Selecting childproofing products can be overwhelming. Because there are no standards for most childproofing products, our pros recommend you be very selective and research products thoroughly before purchasing.
This is what you should look for (and avoid) when shopping for the most common childproofing items.
1. Baby gates
Purchase hardware-mounted gates for your stairways. Gates can be used to block access to other dangerous areas. If you have any challenges with installing stairway gates, consider blocking access to the stairway by installing a gate in another location (e.g., hallway, doorway).
Choose gates that are JPMA certified — they meet ASTM standards for baby gates. Avoid pet gates that don’t meet child safety standards. Per the standard, gates are designed for children from 6-24 months old, so follow the manufacturer’s instructions for use.
Pressure-mounted gates are available for doorways but are not recommended for the top of stairways because they can be dislodged.
2. Cabinet & drawer latches
Install these devices in kitchens, bathrooms, and other useful areas of the home. Latches are designed to be deterrents but industrious toddlers might learn to defeat them as they grow and develop (they watch you). Magnetic latches with keys are available and are much harder for young children to unlatch without the key.
Appliances latches are also available to prevent access to dishwashers, fridges, and stoves. From the beginning, teach children that cabinets are not for them by latching all the lower cabinets in your kitchen. Pots and pans are not toys — you cook on the top of the stove with them.
3. Furniture & TV restraints/straps
Tip-over hazards are often overlooked, and families may not see furniture or TV anchoring devices when shopping for furniture, TVs, or childproofing products. Make sure you add anchoring devices to your shopping list. Anchorit.gov is a great resource for additional information.
Anchor furniture and TVs throughout your home, not just in the nursery. Also, furniture hazards come in all shapes and sizes, so even large pieces of furniture should be anchored to prevent injuries.
Purchase hearth and furniture guards to protect your little ones from falls. Hearth and fireplace gates are available to prevent access to the fireplace and other dangerous parts of the home (e.g., choking hazards, glass doors, burn hazards, pilot lights).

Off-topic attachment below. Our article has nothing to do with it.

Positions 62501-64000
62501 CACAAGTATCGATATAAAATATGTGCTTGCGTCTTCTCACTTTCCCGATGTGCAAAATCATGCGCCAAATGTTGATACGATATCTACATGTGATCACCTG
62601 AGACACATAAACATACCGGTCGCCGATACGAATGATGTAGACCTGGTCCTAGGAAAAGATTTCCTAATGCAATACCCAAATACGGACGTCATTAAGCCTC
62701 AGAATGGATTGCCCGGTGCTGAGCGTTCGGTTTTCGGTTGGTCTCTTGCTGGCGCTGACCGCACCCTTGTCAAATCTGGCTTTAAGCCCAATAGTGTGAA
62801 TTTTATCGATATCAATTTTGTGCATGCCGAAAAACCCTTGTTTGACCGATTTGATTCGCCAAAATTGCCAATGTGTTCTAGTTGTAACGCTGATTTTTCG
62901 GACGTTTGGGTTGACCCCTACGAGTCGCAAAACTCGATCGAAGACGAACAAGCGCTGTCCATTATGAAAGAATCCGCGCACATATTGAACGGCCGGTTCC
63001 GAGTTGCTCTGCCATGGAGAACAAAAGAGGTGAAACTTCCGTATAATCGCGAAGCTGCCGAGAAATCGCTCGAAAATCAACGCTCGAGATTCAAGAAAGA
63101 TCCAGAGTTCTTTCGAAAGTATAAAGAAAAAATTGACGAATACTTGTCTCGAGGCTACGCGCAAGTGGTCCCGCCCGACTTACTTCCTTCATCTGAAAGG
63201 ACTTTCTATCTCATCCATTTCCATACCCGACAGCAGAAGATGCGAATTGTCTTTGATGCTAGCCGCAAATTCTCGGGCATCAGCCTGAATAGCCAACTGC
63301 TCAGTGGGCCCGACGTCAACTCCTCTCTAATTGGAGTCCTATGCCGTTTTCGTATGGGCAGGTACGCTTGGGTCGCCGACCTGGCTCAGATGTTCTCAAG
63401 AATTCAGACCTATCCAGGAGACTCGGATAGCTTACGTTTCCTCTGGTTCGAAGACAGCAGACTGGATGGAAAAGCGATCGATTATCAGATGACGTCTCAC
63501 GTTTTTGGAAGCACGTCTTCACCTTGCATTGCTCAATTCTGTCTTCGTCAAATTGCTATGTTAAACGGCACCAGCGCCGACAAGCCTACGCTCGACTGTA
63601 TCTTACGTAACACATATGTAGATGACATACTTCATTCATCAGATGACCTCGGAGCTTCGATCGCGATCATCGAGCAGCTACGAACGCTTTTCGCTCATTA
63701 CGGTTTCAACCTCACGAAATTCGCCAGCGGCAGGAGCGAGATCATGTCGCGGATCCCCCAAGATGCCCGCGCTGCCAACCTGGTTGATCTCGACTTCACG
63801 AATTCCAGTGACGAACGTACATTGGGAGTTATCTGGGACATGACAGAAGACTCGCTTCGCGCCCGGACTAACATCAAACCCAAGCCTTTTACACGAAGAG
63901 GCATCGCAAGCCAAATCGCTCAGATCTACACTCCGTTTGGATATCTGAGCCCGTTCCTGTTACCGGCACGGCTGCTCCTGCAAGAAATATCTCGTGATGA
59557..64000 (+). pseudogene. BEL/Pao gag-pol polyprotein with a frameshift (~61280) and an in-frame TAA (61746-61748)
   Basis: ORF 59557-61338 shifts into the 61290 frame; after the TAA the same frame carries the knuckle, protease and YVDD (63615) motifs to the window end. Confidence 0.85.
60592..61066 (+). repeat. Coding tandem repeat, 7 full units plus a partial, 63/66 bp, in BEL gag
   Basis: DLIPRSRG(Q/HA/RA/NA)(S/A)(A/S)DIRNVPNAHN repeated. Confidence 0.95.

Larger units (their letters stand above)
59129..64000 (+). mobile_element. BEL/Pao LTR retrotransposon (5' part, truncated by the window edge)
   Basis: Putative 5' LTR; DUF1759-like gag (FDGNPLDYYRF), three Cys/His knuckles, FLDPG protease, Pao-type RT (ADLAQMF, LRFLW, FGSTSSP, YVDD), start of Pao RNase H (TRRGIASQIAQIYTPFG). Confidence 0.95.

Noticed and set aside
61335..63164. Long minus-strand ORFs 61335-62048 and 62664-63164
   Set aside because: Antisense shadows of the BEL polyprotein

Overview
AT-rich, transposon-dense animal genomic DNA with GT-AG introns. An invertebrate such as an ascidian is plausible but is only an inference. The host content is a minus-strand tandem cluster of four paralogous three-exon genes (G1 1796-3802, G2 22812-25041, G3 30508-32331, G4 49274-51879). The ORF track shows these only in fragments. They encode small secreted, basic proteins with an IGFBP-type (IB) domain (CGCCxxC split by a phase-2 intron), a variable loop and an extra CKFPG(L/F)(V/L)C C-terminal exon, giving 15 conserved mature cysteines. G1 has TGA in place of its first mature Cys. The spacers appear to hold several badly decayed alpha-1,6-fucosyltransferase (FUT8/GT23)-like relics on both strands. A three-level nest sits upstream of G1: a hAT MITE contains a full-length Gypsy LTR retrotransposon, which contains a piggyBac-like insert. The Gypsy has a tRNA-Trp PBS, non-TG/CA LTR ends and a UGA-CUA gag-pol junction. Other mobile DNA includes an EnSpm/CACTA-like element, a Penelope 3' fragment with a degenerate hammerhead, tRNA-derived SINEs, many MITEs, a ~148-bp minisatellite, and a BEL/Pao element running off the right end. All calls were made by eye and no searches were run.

Toddlers will quickly learn by watching adults. Locks that are installed up high can help prevent access to danger zones (garages, exit doors, basements/stairs, etc.). Hardware stores offer great options that might not be available in the childproofing section. Consider emergency egress for adults with the installation. Finger guards are available to protect little fingers from injuries in doors.
5. Outlet covers
Install outlet covers instead of small outlet caps that often can be removed by toddlers. Also, caps pose a challenge when adults forget to reinstall them after use. Skip cute or colorful outlet covers that will only draw your child’s attention to the outlet.
6. Toilet locks
Toddlers like water. To prevent your toddler from playing in the toilet and potentially drowning, install toilet locks.
7. Window guards/window stops
Install window guards or window stops (they limit the window from opening more than 3-4 inches) to prevent falls. Screens will not protect your little ones from falls.
There are many steps you can take to childproof your home without purchasing products. Start with a little reorganization. Remove chemicals from under the sink and place them in high locked cabinets. Donate dangerous furniture (e.g., glass coffee table).
It might sound silly but this is one of the best tips for childproofing: get down on your hands and knees and see the world from a young child’s perspective. Plan ahead for growth – toddlers will be able to reach items on countertops sooner than most parents anticipate.